AT&T on Tuesday said it received the necessary approval from Mexico’s Federal Telecommunications Institute (IFT) for acquiring DIRECTV.
Earlier, AT&T received approval in Brazil and Trinidad and Tobago.
However, AT&T is yet to receive the necessary approvals in the U.S. The delay is despite promises by AT&T to invest further in mobile Internet. Following the merger, AT&T will expand its deployment of both wireline and fixed wireless Internet to cover at least 15 million customer locations across 48 states – most of them in underserved rural areas.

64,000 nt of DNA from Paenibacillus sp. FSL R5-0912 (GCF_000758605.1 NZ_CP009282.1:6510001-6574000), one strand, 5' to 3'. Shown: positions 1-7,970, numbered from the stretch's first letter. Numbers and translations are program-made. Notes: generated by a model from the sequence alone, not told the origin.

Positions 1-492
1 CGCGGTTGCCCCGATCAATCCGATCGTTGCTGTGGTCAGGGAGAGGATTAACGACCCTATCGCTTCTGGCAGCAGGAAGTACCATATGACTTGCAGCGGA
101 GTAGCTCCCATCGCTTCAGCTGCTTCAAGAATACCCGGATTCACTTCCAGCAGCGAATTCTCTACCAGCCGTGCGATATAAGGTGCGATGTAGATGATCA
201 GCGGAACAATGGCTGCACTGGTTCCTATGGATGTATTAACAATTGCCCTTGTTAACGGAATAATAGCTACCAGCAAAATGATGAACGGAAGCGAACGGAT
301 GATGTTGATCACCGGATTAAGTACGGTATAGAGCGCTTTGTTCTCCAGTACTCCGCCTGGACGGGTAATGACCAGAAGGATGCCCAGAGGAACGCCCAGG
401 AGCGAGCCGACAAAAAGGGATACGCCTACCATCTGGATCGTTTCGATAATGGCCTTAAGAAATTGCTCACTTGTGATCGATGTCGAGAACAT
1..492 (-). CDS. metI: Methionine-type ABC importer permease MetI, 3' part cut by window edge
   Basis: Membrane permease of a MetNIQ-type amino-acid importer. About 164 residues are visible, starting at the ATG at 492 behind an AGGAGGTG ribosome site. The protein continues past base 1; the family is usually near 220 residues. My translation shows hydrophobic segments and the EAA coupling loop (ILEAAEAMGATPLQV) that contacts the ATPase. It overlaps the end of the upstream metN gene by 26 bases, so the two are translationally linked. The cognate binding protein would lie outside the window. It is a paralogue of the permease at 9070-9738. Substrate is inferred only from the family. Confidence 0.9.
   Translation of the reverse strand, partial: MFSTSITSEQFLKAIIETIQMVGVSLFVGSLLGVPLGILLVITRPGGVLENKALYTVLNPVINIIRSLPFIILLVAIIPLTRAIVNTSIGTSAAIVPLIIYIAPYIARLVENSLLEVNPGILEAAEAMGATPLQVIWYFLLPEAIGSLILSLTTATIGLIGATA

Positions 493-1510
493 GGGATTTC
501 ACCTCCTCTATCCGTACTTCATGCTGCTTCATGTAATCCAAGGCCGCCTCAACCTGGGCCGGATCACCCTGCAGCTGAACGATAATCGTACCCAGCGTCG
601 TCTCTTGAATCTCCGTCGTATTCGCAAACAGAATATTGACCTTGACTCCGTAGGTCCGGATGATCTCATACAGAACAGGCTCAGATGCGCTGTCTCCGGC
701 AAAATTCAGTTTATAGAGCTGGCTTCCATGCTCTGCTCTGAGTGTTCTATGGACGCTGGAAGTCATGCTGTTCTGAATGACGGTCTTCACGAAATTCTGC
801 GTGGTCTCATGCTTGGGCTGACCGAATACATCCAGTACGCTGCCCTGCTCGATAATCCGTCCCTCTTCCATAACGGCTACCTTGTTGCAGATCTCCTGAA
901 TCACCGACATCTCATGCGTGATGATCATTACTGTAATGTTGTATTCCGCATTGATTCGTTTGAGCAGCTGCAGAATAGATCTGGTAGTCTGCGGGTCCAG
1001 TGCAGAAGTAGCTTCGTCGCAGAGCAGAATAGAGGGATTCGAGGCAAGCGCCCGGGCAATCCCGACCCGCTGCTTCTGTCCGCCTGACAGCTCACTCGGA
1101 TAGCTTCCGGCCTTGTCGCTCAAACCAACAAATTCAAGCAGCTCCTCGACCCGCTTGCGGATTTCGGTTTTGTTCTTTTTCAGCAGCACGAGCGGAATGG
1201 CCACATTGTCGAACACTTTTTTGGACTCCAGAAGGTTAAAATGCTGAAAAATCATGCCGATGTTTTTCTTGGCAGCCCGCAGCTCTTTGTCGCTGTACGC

In July, the merger review process was completed among regulators at the U.S. state level. AT&T said its Petitions with the Public Service Commissions in Louisiana and Arizona did not receive protests or interventions and the Petitions were deemed approved in July. AT&T has also filed an informational notice with the Hawaii Commission.